The Djibouti naval military base is the perfect endpoint to China’s “string of pearls,” commercial deep-water ports in the Indian Ocean that China could use in time of wars. Many of these ports were built and often are operated by Chinese companies. These include deep-water ports in Sri Lanka, in Colombo and Hambantota; Pakistan, in Gwadar and Karachi; Myanmar, in Sittwe; and the Seychelles, in Port Victoria. The Gwadar port in Pakistan is expected to be upgraded to a full Chinese military base soon.

China’s base in Djibouti is at the southern entrance to the Red Sea on the route to the Suez Canal. Thus, in a time of war, China will be able to block traffic through the Suez Canal.

Hosting foreign military bases is big business for Djibouti, which also hosts American, Japanese and French bases. Xinhua and CNN and China’s Foreign Ministry and Global Times (Beijing)(Trans)

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Russia, India, Japan prepare for war with China

Each year since 1992, the United States and India have deployed warships, submarines, and aircraft as part of the joint Malabar exercises in the Bay of Bengal, adjacent to India and the Indian Ocean. Because of the increased military threat from China, the military exercises are the largest in 22 years and will include Japan for only the second time. The week-long series of war games will involve a total of 16 ships – including the nuclear-powered USS Nimitz, India’s INS Vikramanditya, a reconditioned Russian-built aircraft carrier, and Japan’s JS Izumo, a helicopter carrier with an emphasis on anti-submarine warfare – as well as two submarines and more than 95 aircraft.

Most readers will not find it surprising that India and Japan are preparing for war with China, but may be more surprised that Russia is also preparing for war with China.

If China and Russia have friendly relations, it is only because of a transitory “honor among thieves” phenomenon. Both of these countries are doing what Hitler did – invading and annexing territories belonging to other countries – and so they support each other’s criminal activities in the UN Security Council. When Hitler did it, it led to World War II. China and Russia are no different. What China and Russia are doing is one of the factors leading to World War III.

However, the fact that Russia and China are supporting each other in criminal activities does not mean that they are going to be allies in any future war.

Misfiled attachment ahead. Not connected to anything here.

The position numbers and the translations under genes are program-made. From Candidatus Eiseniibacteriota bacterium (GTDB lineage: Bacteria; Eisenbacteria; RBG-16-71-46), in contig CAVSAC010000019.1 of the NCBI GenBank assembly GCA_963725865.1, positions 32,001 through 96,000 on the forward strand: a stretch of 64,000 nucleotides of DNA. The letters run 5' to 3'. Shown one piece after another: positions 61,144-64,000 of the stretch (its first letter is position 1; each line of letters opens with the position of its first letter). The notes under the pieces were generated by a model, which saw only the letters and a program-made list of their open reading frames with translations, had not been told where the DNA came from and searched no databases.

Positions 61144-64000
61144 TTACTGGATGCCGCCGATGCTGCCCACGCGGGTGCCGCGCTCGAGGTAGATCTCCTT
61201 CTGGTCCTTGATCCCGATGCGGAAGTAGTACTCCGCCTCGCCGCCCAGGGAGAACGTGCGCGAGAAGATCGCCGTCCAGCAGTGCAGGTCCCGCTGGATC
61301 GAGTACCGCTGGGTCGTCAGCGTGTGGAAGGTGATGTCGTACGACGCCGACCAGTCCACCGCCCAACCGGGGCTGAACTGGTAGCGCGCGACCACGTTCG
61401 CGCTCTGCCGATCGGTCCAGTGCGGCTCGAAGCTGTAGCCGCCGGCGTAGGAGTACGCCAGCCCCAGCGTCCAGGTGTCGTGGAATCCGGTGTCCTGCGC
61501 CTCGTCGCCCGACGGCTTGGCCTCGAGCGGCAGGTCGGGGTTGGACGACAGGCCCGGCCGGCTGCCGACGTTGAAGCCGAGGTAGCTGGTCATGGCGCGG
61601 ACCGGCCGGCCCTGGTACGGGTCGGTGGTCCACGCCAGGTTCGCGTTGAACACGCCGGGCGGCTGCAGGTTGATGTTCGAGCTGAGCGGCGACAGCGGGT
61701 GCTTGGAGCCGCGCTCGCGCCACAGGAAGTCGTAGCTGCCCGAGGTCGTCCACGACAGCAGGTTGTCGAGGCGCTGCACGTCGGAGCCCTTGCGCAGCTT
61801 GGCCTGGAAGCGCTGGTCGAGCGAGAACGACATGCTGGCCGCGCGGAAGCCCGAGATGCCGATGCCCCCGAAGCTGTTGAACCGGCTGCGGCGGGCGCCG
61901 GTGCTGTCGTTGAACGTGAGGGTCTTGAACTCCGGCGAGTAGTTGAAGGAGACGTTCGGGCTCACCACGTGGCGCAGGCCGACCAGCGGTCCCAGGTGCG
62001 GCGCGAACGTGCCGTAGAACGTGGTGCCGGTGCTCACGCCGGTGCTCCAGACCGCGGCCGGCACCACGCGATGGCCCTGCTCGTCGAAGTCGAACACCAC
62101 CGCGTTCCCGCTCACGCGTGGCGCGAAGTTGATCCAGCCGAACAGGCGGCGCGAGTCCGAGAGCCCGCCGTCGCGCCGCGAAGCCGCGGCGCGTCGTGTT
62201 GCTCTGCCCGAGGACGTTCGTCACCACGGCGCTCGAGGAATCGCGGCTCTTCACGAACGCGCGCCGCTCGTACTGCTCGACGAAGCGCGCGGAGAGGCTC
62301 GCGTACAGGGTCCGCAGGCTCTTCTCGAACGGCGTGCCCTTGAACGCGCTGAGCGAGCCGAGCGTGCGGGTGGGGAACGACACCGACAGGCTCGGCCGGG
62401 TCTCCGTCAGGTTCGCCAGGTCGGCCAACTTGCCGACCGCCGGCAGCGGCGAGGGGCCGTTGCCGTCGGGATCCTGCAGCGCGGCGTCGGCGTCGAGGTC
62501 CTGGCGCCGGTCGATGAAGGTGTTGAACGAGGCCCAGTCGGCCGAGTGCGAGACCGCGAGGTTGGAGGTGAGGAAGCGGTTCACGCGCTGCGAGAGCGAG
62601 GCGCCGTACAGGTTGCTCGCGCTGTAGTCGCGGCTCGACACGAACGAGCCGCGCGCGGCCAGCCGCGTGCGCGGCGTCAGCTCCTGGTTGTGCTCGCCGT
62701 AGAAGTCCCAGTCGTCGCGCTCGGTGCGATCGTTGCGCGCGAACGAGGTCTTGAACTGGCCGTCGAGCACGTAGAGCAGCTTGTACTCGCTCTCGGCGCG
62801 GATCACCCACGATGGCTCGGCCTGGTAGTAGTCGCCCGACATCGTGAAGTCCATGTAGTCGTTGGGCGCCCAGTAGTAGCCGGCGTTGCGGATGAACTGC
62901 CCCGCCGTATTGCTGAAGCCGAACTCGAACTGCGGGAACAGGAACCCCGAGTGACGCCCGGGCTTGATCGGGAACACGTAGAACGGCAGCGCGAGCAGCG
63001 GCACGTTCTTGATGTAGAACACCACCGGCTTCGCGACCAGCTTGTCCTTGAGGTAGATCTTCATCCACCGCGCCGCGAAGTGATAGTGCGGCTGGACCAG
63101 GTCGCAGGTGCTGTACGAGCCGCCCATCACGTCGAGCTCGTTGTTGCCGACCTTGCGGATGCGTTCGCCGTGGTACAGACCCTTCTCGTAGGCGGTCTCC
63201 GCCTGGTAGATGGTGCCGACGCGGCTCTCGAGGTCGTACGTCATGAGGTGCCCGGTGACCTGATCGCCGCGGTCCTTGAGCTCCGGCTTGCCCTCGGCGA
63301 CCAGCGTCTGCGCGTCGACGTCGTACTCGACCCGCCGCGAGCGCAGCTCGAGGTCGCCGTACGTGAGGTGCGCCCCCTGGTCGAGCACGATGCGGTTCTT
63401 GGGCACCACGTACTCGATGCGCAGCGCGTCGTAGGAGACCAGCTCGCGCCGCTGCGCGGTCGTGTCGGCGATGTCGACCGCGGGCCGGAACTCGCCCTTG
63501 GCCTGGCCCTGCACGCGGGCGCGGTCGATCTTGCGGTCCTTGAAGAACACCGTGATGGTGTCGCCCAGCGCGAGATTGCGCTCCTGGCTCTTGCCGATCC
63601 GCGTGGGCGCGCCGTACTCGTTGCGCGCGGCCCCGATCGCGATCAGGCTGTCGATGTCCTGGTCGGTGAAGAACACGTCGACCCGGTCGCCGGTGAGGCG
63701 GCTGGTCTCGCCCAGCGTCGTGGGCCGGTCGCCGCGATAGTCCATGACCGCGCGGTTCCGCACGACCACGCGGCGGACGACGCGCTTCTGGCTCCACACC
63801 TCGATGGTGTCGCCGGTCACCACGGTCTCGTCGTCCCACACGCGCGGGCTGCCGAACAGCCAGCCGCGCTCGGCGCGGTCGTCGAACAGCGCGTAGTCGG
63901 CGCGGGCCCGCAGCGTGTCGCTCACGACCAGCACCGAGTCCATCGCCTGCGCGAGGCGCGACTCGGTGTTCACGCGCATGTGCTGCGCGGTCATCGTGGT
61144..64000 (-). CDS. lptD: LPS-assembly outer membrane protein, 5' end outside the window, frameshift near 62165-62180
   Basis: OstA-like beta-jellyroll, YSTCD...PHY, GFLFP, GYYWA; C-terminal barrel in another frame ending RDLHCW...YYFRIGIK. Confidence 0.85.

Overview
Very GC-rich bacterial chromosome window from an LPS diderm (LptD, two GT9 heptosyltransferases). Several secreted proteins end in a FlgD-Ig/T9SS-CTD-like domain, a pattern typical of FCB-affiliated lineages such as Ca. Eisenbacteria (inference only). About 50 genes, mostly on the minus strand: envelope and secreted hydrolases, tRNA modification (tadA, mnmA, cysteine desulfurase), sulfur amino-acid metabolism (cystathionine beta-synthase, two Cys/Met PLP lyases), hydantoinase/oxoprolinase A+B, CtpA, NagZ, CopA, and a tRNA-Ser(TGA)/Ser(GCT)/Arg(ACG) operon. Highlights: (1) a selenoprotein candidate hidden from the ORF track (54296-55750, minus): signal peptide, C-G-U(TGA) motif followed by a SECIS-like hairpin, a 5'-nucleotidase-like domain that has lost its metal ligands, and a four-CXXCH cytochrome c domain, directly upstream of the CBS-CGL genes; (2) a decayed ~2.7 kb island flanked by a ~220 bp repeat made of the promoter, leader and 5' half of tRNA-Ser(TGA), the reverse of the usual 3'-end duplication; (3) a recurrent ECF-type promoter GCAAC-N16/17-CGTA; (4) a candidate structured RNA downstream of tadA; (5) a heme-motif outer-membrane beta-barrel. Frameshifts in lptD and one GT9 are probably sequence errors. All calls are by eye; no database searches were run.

Russia and China have been historic enemies for centuries, at least since the Mongols conquered the Han Chinese in 1206, merged with them culturally, and then went on to brutally attack the Russians. Those wars are not forgotten today, and Russians and Chinese have deep hatreds for each other that will not be mitigated by a brief period of mutual support in the UN Security Council. In fact, China and Russia almost had a full-scale war with each other in the 1960s.

In early June 2017, Russian media reported that the powerful road-mobile 9K720 Iskander-M missile system was installed in Russia’s Eastern Military District. This joins three other major missile installations that took place in 2013, 2015 and 2016, respectively. These installations have very limited ability to strike American or Japanese targets. Their only logical purpose is to strike China. Indeed, the system’s ability to deliver a wide range of cluster munitions makes it particularly suitable for use against People’s Liberation Army (PLA) armor and infantry in the event of an armed confrontation.

In 2014, Russia held the massive Vostok military exercises in the Far East, explaining that the military drills were necessary to prepare for war with the United States. And yet, the assets deployed during this exercise were more consistent with preparing for a defense of the Far East, a region that America would be unlikely to invade if it wanted to invade Russia at all. The only state actor that against which such a defense is needed is China. And so it appears that Russia and China claim that they’re each preparing for war with the United States, but they’re also preparing for war with each other. CNN and The Diplomat and Lowy Institute (Australia)

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KEYS: Generational Dynamics, China, Djibouti, Geng Shuang, South China Sea, United Nations Permanent Court of Arbitration, PCA, Xu Guangyu, Gwadar port, Pakistan, Red Sea, Suez Canal, India, Japan, Malabar exercises, 9K720 Iskander-M missile system, Vostok 2014 military exercises